The other result, symmetric patients achieved symmetry in part by hopping a shorter distance on the contralateral side. This test is designed to be a way to assess limb symmetry index or the variance between the right side and the left side. Studies have shown (Rhoman et al Am J Sports Med 2015) that norms have a limb symmetry index of 85%. Considering this, it is hypothesized if an athlete has a variance >15% on the right versus the left, then they are at greater risk of injury. Based on the results here, we can make the assumption that this test will not show us who is at risk. Whether consciously or unconsciously, the athlete is modifying effort on the non-involved limb which will misrepresent the true limb symmetry index.
However, the area of biggest focus for most of us is what are the biomechanics at take-off and landing? As the athlete is going into loading the limb for explosive power and begins to explode up, it is usually the transition from loading the limb to explosive movement that you will see the knee move into the dynamic valgus position. This is a focus for most as we know that this motion is the one that will or could potentially lead to increase risk for ACL injury or mensical injury.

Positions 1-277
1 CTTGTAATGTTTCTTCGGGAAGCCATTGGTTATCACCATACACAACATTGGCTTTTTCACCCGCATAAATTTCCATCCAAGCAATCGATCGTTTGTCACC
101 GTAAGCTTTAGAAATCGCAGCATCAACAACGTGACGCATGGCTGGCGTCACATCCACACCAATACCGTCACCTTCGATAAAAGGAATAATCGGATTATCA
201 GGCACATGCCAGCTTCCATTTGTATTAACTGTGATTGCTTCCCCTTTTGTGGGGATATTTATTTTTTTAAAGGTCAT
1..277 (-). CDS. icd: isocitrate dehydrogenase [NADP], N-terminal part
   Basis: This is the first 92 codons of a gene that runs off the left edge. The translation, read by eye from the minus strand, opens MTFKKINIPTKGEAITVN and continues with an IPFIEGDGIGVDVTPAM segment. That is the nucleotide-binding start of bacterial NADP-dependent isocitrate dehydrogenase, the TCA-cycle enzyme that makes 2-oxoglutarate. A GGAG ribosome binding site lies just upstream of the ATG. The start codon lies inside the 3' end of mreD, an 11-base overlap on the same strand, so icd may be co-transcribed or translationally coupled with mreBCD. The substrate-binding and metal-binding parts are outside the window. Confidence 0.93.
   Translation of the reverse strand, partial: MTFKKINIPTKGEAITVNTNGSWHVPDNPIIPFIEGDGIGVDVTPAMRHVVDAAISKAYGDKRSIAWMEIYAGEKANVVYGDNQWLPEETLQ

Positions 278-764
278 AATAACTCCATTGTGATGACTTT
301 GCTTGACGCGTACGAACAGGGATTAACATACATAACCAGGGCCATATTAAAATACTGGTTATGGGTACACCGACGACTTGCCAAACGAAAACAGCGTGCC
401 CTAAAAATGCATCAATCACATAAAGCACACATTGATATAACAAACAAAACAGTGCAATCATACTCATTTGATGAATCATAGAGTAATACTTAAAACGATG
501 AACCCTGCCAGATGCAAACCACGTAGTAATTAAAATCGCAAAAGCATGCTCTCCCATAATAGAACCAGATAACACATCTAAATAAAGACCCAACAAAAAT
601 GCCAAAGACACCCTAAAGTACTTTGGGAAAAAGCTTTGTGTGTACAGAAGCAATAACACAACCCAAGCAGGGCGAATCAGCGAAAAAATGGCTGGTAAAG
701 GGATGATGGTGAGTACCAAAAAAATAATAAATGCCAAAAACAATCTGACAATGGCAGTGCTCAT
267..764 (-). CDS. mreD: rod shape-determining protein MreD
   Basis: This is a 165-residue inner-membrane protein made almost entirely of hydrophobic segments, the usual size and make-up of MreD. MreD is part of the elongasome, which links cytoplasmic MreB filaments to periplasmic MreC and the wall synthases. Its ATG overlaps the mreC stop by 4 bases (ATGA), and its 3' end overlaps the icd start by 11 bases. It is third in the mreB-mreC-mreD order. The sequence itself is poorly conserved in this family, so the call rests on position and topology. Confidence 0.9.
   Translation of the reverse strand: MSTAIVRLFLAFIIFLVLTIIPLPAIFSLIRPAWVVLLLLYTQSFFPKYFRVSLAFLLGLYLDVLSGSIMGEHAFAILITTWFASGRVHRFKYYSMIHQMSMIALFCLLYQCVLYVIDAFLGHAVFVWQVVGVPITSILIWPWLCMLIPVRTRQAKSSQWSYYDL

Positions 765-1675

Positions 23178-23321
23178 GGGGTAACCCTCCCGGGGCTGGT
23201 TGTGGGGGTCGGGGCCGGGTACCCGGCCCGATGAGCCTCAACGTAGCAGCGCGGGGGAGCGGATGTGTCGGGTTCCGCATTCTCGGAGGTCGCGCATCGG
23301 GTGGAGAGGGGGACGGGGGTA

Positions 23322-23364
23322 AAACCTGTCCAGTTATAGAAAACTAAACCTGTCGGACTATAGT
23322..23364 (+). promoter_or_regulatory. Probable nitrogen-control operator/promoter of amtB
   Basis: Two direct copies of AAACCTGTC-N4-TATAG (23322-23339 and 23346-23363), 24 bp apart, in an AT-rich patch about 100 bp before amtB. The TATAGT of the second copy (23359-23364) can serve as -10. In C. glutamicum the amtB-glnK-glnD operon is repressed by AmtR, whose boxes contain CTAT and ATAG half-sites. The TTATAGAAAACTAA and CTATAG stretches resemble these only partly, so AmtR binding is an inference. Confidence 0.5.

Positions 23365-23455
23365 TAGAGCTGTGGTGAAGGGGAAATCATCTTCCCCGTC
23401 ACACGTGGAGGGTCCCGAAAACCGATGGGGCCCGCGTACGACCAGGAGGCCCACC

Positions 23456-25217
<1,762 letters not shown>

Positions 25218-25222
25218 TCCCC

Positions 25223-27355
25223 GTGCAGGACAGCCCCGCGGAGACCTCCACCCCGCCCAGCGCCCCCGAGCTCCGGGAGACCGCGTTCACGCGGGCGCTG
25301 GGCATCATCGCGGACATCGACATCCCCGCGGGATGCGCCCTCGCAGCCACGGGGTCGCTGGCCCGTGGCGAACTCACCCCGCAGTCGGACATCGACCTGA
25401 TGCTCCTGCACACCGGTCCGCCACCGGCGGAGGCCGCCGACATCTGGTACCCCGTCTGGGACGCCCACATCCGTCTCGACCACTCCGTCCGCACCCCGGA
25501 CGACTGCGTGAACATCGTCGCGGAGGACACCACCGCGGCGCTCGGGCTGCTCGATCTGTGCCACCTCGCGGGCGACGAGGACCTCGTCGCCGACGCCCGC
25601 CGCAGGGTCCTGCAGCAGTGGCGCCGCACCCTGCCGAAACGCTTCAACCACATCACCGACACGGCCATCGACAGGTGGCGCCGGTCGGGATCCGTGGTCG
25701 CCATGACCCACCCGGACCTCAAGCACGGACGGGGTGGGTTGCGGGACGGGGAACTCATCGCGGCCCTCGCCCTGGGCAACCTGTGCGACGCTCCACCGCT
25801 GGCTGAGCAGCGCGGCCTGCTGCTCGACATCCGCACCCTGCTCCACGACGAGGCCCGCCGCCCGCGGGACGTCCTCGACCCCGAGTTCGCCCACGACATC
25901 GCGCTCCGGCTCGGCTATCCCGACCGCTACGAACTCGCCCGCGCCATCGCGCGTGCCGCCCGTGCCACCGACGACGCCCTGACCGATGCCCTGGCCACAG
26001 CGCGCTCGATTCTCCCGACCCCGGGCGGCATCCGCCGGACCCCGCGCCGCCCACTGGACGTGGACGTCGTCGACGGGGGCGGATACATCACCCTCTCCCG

If you take the above slide as an example, you will see that based on basic biomechanics that force is determined by both the magnitude of the motion (how much the knee moves into valgus) and speed (how fast it moves into valgus) at which that motion occurs. So the larger the valgus is at loading and the faster that valgus occurs at loading, the greater the risk is that force will be departed to the ACL and the meniscus. This is something we want to measure and quantify. According to Johnston et al Am J Sports Med 2018, based on video review of non-contact ACL injuries in football players, dynamic valgus is the position that causes ACL rupture which led the authors to suggest this should be something that is assessed to identify those at risk.
This same motion is typically observed again at landing. When the athlete’s foot contacts the ground and they have to being to attenuate the force through the foot/ankle, knee and hip. It is typically at this point under high loads that you will again observe the knee move into the dynamic valgus position. Considering the ground reaction forces generated in landing (on a basketball court) is anywhere from 4-8 times body weight, we can understand the importance of controlling this motion during these movements.